Unity supports the following properties when importing Cameras from an .FBX file:
|Projection mode||Orthographic or perspective. Does not support animation.|
|Field of View||Supports animation.|
|All Physical Camera properties||If you import a Camera with Physical Properties (for example, from Maya), Unity creates a Camera with the Physical Camera property enabled and the Focal Length, Sensor Type, Sensor Size, Lens Shift, and Gate Fit values from the FBX file.
Note: Not all 3D modeling applications have a concept of Gate Fit. When not supported by the 3D modeling application, the default value in Unity is None.
Near and Far Clipping PlaneA plane that limits how far or close a camera can see from its current position. A camera’s viewable range is between the far and near clipping planes. See far clipping plane and near clipping plane. More info
See in Glossary distance
|Unity does not import any animation on these properties. When exporting from 3ds Max, enable the Clip Manually setting; otherwise the default values are applied on import.|
|Target Cameras||If you import a Target Camera, Unity creates a camera with a LookAt constraint using the target object as the source.|
The following Light types are supported:
The following Light properties are supported:
|Range||The FarAttenuationEndValue is used if UseFarAttenuation is enabled. FarAttenuationEndValue does not support animation.|
|Spot Angle||Supports animation. Only available for Spot lights.|
Note: In 3ds Max, the exported default value is the value of the property at the current selected frame. To avoid confusion, move the playhead to frame 0 when exporting.
Some 3D modeling applications apply scaling on light properties. For instance, you can scale a spot light by its hierarchy and affect the light cone. Unity does not do this, which may cause lights to look different in Unity.
The FBX format does not define the width and height of area lights. Some 3D modeling applications don’t have this property and only allow you to use scaling to define the rectangle or disc area. Because of this, area lights always have a size of 1 when imported.
Targeted light animations are not supported unless their animation is baked.
|Mesh Compression||Set the level of compression ratio to reduce the file size of the Mesh. Increasing the compression ratio lowers the precision of the Mesh by using the mesh bounds and a lower bit depth per component to compress the mesh data.
It’s best to turn it up as high as possible without the Mesh looking too different from the uncompressed version. This is useful for optimizing game size.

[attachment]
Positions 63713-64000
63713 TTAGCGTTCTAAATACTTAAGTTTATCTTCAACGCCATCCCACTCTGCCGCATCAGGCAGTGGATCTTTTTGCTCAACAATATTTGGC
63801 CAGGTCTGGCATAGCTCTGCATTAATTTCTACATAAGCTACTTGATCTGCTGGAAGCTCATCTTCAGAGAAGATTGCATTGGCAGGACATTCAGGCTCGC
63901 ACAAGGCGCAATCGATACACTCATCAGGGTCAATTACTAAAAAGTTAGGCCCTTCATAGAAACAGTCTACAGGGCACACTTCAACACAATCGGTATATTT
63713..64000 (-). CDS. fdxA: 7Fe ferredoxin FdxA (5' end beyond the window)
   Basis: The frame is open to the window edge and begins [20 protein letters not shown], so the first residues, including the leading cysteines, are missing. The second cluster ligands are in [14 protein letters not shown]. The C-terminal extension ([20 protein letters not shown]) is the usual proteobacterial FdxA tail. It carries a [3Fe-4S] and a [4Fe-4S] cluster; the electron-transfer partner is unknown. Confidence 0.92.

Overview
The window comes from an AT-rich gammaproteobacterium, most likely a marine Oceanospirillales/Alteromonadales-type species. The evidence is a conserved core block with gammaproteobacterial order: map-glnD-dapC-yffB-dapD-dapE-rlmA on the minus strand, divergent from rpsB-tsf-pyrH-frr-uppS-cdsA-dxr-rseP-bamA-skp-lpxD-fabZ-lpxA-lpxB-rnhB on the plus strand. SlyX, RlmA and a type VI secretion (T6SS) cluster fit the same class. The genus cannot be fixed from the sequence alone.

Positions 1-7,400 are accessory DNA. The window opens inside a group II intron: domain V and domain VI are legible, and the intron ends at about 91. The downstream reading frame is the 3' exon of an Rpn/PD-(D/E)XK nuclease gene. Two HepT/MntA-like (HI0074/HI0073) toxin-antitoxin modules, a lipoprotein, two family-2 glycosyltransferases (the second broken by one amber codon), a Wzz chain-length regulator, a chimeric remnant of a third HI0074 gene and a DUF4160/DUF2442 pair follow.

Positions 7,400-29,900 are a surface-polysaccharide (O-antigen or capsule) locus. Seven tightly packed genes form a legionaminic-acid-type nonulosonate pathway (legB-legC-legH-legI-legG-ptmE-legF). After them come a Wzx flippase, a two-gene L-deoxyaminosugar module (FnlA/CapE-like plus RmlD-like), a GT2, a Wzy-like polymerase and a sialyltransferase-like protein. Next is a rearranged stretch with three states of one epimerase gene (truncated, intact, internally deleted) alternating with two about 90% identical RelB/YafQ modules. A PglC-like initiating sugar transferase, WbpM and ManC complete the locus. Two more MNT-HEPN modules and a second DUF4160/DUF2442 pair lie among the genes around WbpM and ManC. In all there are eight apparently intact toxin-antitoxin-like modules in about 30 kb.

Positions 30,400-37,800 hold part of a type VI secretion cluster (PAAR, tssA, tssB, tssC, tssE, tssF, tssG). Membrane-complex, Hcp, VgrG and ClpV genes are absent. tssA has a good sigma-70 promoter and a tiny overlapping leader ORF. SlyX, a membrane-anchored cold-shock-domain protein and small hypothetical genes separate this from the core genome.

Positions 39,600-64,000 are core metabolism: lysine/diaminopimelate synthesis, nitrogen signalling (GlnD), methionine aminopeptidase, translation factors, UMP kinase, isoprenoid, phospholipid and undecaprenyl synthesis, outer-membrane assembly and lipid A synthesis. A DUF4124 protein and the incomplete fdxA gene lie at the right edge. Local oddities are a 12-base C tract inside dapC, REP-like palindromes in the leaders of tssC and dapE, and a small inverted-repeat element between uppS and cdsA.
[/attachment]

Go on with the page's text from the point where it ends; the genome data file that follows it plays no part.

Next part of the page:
|Off||Don’t use compressionA method of storing data that reduces the amount of storage space it requires. See Texture Compression, Animation Compression, Audio Compression, Build Compression.
See in Glossary.
|Low||Use a low compression ratio.|
|Medium||Use a medium compression ratio.|
|High||Use a high compression ratio.|
|Read/Write Enabled||When you enable this option, Unity uploads the Mesh data to GPU-addressable memory, but also keeps it in CPU-addressable memory. This means that Unity can access the Mesh data at run time, and you can access it from your scripts. For example, you might want to do this if you’re generating a Mesh procedurally, or if you want to copy some data from a Mesh.
When this option is disabled, Unity uploads the Mesh data to GPU-addressable memory, and then removes it from CPU-addressable memory.
By default, this option is disabled. In most cases, to save runtime memory usage, leave this option disabled. For information on when to enable Read/Write Enabled, see Mesh.isReadable.
|Optimize Mesh||Determine the order in which triangles are listed in the Mesh for better GPU performance.|
|Everything||Let Unity reorder the vertices and indices for both polygons and vertices. This is the default.|
|Polygon Order||Reorder only the polygons.|
|Vertex Order||Reorder only the vertices.|
|Generate Colliders||Enable to import your Meshes with Mesh CollidersAn invisible shape that is used to handle physical collisions for an object. A collider doesn’t need to be exactly the same shape as the object’s mesh - a rough approximation is often more efficient and indistinguishable in gameplay. More info
See in Glossary automatically attached. This is useful for quickly generating a collisionA collision occurs when the physics engine detects that the colliders of two GameObjects make contact or overlap, when at least one has a Rigidbody component and is in motion. More info
See in Glossary Mesh for environment geometry, but should be avoided for geometry you are moving.
|Keep Quads||Enable this to stop Unity from converting polygons that have four vertices to triangles. For example, if you are using Tessellation Shaders, you may want to enable this option because tessellating quads may be more efficient than tessellating polygons.
Unity can import any type of polygon (triangle to N-gon). Polygons that have more than four vertices are always converted to triangles regardless of this setting. However, if a mesh has quads and triangles (or N-gons that get converted to triangles), Unity creates two submeshes to separate quads and triangles. Each submesh contains either triangles only or quads only.
Tip: If you want to import quads into Unity from 3ds Max, you have to export it as an Editable Poly.
|Weld Vertices||Combine vertices that share the same position in space, provided that they share the same properties overall (including, UVs, Normals, Tangents, and VertexColor).
This optimizes the vertex count on Meshes by reducing their overall number. This option is enabled by default.
In some cases, you might need to switch this optimization off when importing your Meshes. For example, if you intentionally have duplicate vertices which occupy the same position in your Mesh, you may prefer to use scripting to read or manipulate the individual vertex and triangle data.